Have you ever known people who acted so deeply spiritual that you really admired them and wished you had their kind of spirituality, only to discover another side of them?  I’m talking about the kind of person who acts spiritual and pious at church, in a class or any other religious setting.  But get them out of that setting, and they become irritable, moody, and unkind to those around them.  Put them in a religious environment and they shine like the sun.  Put them in the real world with real people and their whole appearance changes.

I don’t want to sound like I’m judging these kinds of people.  Jesus did say we could be arborists; in fact, He insisted we be arborists, you know, being able to identify a fruit tree by the kind of fruit it produces.  The fact is I get confused.  They talk so much about true spirituality and the deep things of God, yet something is obviously missing.  Maybe I view the world too simplistic, but I always thought being close to God would bring out the best in people.  Take, for example, the life of Jesus.  Sure, there were times he was stern—when the situation called for it—but the words describing his life and ministry are words such as compassionate, forgiving, and merciful.

Peter summed up Jesus’ life by saying:  God anointed Jesus of Nazareth with the Holy Spirit and with power. Then Jesus went around doing good and healing all who were oppressed by the devil, for God was with him. (Acts 10:38)   As I study the life of Jesus and the writings of Paul, I discover that True Spirituality Is Not Determined By How You Act In Church, But By How You Treat Other People.  In 1st Corinthians, Paul addresses the subject of true spirituality.  In those days there was a big debate about whether or not it was all right for a Christian to eat certain types of meat.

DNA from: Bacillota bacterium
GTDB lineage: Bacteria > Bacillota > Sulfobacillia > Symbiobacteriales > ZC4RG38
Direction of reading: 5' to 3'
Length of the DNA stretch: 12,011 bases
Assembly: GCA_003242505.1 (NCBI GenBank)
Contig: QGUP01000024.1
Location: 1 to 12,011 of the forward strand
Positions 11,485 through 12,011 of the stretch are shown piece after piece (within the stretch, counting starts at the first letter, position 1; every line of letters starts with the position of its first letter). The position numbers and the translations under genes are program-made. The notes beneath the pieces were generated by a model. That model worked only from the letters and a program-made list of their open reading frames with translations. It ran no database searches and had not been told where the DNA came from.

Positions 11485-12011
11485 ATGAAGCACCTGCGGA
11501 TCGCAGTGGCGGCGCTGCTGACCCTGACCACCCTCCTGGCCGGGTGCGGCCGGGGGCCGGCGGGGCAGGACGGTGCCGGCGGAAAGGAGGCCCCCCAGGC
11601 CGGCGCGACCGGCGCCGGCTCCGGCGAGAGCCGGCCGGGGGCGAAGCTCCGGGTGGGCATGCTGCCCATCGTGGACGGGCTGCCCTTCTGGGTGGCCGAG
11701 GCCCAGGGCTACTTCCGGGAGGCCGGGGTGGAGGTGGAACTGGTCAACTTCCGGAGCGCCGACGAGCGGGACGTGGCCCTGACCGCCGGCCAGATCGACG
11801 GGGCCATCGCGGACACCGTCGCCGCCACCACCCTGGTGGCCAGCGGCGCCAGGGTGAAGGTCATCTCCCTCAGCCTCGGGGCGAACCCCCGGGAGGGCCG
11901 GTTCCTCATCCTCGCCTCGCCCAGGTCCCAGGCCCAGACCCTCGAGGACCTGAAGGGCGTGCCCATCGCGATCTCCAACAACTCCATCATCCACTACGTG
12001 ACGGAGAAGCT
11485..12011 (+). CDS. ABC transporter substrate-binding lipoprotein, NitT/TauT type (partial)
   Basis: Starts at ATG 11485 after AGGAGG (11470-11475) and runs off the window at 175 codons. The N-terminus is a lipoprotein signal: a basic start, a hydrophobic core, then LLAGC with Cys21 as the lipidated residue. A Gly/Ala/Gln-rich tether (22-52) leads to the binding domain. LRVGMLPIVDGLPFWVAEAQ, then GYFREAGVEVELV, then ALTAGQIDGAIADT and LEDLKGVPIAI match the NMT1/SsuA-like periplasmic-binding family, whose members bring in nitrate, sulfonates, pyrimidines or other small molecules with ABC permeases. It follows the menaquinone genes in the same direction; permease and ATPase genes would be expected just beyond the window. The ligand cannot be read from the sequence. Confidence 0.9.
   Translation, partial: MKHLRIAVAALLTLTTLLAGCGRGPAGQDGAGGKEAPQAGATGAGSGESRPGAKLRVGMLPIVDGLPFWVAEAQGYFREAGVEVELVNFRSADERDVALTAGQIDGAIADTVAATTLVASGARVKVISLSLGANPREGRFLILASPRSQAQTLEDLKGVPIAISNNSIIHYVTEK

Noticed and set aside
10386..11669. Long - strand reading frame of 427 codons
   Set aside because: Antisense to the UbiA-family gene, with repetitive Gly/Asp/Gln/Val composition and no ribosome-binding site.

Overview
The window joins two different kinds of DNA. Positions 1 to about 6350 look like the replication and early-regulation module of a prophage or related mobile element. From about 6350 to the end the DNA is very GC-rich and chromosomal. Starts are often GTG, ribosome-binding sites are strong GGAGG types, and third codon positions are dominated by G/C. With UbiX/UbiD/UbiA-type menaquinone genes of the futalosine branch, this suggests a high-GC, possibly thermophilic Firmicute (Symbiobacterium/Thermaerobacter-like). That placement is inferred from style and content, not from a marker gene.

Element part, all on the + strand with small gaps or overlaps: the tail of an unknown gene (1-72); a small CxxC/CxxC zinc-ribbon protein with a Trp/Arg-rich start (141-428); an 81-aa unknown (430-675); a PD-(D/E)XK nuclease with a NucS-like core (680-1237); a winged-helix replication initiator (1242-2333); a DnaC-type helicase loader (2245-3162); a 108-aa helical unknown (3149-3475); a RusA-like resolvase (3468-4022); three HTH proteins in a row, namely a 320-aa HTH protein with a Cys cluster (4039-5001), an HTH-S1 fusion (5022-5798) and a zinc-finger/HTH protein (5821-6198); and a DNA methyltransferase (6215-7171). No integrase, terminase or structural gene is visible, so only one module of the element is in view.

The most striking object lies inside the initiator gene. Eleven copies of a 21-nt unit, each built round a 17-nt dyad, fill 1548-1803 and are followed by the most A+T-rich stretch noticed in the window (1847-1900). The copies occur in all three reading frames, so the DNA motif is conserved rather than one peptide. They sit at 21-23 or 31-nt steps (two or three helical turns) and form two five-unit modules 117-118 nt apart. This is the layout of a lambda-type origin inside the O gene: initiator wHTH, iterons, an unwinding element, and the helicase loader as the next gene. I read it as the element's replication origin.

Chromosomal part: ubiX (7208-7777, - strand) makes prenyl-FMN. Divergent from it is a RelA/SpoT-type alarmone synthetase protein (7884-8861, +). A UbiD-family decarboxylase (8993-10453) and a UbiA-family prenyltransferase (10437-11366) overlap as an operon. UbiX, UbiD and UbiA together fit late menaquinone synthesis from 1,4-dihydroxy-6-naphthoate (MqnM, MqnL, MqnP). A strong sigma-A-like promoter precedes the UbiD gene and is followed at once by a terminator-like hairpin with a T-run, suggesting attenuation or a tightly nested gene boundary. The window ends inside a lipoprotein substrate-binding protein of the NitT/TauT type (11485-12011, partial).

1 Corinthians 8:1-13 (NLT)

Now regarding your question about food that has been offered to idols.  Yes, we know that “we all have knowledge” about this issue.  But while knowledge makes us feel important, it is love that strengthens the church.  Anyone who claims to know all the answers doesn’t really know very much.  But the person who loves God is the one whom God recognizes.

So, what about eating meat that has been offered to idols?  Well, we all know that an idol is not really a god and that there is only one God.  There may be so-called gods both in heaven and on earth, and some people actually worship many gods and many lords.  But for us, There is one God, the Father, by whom all things were created, and for whom we live.  And there is one Lord, Jesus Christ, through whom all things were created, and through whom we live.

However, not all believers know this.  Some are accustomed to thinking of idols as being real, so when they eat food that has been offered to idols, they think of it as the worship of real gods, and their weak consciences are violated.  It’s true that we can’t win God’s approval by what we eat.  We don’t lose anything if we don’t eat it, and we don’t gain anything if we do.